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We thank Dr. Hootnick for his comments and his interest in our paper.
The purpose of our paper was to demonstrate the disease entity which had absent lateral rays and a normal fibula as the mildest form of postaxial hypoplasia of the lower extremity.
Dr. Hootnick thought that the absent rays are not lateral ones but midline ones and that absent rays are not a clinical feature of postaxial hypoplasia but result from vascular agenesis. He mentioned that Fig. 1a, an AP radiograph in our paper, demonstrates on gross inspection absence of the second and third metatarsals. However, we considered the fourth and fifth metatarsals to be absent in this figure for several reasons. First, the fifth metatarsal base on the normal side, which is an insertion site for the peroneus brevis muscle, is different from the most lateral metatarsal base on the affected side. Second, the lateral two toes of the affected side are not curved in the same manner as the fourth and fifth toes of the normal side. Third, if the midline metatarsal is missing, the first metatarsal and lateral one should be divergent because of absence of the transverse metatarsal ligament. Actually most papers dealing with fibular hemimelia indicated that the absent rays are lateral ones [1–3, 5–7].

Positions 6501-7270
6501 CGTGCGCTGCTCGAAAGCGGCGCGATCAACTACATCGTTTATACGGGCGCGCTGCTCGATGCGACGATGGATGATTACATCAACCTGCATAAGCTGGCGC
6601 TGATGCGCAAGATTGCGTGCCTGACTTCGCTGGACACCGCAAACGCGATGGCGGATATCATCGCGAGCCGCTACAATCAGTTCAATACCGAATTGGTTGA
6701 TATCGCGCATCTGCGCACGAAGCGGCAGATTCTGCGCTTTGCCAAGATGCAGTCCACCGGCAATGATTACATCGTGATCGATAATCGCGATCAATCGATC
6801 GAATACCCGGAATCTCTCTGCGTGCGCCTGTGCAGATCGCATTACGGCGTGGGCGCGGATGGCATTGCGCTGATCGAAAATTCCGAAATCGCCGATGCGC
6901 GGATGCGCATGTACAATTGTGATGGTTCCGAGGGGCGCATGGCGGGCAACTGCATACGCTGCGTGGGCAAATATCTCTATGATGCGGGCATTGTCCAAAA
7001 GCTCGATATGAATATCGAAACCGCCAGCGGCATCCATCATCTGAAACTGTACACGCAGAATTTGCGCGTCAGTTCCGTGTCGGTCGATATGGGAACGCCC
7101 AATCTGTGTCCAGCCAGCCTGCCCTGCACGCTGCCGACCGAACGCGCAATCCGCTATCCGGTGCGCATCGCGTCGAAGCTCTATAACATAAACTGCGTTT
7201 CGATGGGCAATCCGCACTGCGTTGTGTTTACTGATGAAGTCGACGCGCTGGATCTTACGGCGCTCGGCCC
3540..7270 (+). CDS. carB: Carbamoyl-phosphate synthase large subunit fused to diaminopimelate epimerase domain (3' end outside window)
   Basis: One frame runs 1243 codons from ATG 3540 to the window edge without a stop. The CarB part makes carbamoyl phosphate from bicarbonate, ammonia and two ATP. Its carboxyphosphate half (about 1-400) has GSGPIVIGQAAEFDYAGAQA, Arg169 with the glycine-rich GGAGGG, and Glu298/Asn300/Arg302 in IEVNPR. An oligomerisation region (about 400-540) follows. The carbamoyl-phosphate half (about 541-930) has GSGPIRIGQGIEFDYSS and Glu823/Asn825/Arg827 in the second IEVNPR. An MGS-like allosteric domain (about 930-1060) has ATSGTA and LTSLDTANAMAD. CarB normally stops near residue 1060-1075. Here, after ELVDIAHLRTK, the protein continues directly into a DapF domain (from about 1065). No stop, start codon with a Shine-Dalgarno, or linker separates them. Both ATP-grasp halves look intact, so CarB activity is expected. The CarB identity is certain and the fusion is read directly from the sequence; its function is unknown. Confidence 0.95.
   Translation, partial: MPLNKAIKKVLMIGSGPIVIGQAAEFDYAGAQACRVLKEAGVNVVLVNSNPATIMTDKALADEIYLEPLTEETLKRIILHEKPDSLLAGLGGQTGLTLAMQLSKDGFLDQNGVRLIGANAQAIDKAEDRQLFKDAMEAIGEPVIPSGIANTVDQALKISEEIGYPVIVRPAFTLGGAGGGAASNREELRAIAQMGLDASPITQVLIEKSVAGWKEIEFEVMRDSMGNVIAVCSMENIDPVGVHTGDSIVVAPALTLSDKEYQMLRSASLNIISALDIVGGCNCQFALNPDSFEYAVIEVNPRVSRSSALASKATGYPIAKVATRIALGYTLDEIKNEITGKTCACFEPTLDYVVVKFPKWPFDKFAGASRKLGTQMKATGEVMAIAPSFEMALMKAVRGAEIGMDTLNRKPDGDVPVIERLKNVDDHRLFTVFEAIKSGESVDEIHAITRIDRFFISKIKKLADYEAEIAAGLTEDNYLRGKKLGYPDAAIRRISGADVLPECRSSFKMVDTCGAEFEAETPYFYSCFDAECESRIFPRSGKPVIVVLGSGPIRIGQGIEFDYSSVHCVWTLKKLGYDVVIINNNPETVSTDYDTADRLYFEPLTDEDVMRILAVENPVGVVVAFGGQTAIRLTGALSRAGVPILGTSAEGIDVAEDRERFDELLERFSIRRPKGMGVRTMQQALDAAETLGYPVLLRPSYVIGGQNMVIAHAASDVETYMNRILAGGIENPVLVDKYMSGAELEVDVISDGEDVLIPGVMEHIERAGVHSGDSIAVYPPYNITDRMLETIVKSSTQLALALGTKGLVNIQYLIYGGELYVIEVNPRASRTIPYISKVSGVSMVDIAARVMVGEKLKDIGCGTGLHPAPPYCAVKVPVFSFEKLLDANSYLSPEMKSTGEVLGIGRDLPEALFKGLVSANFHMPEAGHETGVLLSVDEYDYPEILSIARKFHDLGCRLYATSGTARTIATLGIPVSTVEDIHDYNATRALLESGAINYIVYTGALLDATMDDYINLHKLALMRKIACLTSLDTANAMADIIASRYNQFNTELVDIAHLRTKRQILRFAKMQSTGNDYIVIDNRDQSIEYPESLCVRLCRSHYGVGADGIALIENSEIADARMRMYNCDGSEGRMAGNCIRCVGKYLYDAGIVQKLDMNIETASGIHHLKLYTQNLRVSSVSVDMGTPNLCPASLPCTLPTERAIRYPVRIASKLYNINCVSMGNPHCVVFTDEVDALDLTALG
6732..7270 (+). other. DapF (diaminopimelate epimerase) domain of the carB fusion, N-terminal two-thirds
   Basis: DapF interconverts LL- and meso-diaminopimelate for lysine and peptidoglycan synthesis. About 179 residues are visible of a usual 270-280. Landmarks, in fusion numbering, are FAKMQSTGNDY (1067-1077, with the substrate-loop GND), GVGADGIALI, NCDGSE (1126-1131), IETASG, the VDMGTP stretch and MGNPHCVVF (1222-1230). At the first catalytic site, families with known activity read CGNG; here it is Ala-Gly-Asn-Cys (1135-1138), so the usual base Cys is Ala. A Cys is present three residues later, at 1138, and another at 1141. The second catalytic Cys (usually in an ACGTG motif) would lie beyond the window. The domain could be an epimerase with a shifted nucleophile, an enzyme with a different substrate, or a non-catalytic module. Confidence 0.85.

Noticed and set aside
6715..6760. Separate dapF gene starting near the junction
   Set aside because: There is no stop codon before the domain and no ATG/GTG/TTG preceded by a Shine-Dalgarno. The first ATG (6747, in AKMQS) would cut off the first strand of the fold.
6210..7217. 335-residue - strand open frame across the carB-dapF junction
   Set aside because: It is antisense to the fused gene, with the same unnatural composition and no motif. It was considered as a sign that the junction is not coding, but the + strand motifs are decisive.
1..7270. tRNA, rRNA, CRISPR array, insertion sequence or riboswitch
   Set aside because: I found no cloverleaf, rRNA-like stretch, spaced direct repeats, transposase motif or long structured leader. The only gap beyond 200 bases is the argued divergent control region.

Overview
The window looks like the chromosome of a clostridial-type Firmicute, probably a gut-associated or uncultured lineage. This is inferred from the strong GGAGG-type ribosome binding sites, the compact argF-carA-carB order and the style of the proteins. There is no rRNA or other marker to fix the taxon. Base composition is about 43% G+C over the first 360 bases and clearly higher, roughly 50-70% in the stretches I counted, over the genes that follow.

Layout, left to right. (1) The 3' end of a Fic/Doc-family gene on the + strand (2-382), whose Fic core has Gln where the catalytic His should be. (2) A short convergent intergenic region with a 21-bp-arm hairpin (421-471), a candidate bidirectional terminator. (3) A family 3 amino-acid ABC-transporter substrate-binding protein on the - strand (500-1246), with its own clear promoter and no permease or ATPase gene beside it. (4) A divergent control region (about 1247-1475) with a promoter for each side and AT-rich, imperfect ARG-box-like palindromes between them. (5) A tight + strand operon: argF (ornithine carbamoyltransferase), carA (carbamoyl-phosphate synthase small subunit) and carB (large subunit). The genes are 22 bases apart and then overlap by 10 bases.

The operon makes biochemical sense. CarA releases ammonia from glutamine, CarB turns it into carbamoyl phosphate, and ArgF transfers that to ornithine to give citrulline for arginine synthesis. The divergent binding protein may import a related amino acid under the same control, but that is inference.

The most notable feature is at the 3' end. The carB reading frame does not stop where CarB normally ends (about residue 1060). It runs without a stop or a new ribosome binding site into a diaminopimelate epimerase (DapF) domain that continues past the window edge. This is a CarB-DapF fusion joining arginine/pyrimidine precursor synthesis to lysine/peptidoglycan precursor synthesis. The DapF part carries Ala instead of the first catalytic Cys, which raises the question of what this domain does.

Dr. Hootnick  demonstrated that there was an association of malformation of bone and arteries in skeletal dysplasia of the lower limb with an absent fibula. It may be that abnormal vascularisation during embryogenesis results in skeletal dysplasia; however, we think more proof is needed for this hypothesis . The hypothesis of abnormal vascularisation may not explain why just the lateral condyle of the distal femur is involved and the fibula is more commonly involved than the tibia, etc. Actually vascular dysgenesis could be one manifestation of the whole musculoskeletal dysplasia of postaxial hypoplasia.
This reply refers to the letter that can be found at http://dx.doi.org/10.1007/s00264-008-0597-9.